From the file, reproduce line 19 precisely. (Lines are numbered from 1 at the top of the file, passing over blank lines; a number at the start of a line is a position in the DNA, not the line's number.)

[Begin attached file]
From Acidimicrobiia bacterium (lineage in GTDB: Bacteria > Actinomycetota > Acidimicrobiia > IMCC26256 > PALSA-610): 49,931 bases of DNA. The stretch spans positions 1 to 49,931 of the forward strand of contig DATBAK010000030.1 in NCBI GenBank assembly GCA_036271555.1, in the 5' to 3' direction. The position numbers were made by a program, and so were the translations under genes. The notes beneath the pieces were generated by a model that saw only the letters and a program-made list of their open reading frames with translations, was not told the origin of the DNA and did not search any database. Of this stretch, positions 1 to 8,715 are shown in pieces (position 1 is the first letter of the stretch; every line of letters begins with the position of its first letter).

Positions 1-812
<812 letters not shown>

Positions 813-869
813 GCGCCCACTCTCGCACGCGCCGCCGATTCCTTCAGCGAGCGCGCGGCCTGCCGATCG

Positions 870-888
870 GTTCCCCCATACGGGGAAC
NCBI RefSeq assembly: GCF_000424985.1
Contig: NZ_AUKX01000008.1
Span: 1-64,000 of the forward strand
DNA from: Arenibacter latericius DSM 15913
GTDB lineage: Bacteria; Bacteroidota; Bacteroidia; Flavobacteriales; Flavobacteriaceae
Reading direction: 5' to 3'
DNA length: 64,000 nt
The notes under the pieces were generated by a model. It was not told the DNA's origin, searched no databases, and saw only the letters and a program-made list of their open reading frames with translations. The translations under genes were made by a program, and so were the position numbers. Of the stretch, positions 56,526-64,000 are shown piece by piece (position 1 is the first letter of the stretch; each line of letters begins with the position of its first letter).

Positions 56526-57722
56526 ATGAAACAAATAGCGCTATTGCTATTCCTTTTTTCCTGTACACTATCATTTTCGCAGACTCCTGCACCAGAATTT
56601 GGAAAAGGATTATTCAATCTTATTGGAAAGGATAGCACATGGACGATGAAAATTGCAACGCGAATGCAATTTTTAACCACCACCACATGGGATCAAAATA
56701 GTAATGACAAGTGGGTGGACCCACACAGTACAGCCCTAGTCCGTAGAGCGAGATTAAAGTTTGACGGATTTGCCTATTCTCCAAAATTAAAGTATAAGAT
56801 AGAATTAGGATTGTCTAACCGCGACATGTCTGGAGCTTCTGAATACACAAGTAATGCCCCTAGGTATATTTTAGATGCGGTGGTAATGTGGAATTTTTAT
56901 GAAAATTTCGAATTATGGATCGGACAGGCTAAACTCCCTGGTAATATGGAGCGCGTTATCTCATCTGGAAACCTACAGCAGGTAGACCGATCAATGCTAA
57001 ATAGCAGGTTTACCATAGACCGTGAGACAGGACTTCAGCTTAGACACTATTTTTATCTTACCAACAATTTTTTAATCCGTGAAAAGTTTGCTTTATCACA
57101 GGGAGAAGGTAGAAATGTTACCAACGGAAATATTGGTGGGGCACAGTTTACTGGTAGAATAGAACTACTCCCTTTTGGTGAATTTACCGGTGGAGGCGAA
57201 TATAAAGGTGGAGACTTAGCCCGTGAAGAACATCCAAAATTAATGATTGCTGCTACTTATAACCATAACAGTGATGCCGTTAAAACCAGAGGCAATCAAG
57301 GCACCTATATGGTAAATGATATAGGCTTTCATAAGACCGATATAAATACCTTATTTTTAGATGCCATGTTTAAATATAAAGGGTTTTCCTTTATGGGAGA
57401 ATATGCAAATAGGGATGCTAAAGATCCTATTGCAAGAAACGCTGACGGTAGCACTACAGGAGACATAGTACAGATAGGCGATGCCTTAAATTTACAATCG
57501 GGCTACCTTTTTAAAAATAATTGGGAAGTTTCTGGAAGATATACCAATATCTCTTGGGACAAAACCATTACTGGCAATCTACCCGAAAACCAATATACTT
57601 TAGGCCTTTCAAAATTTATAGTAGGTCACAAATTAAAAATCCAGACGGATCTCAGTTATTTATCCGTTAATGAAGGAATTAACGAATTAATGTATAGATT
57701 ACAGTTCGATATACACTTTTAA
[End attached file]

56701 GTAATGACAAGTGGGTGGACCCACACAGTACAGCCCTAGTCCGTAGAGCGAGATTAAAGTTTGACGGATTTGCCTATTCTCCAAAATTAAAGTATAAGAT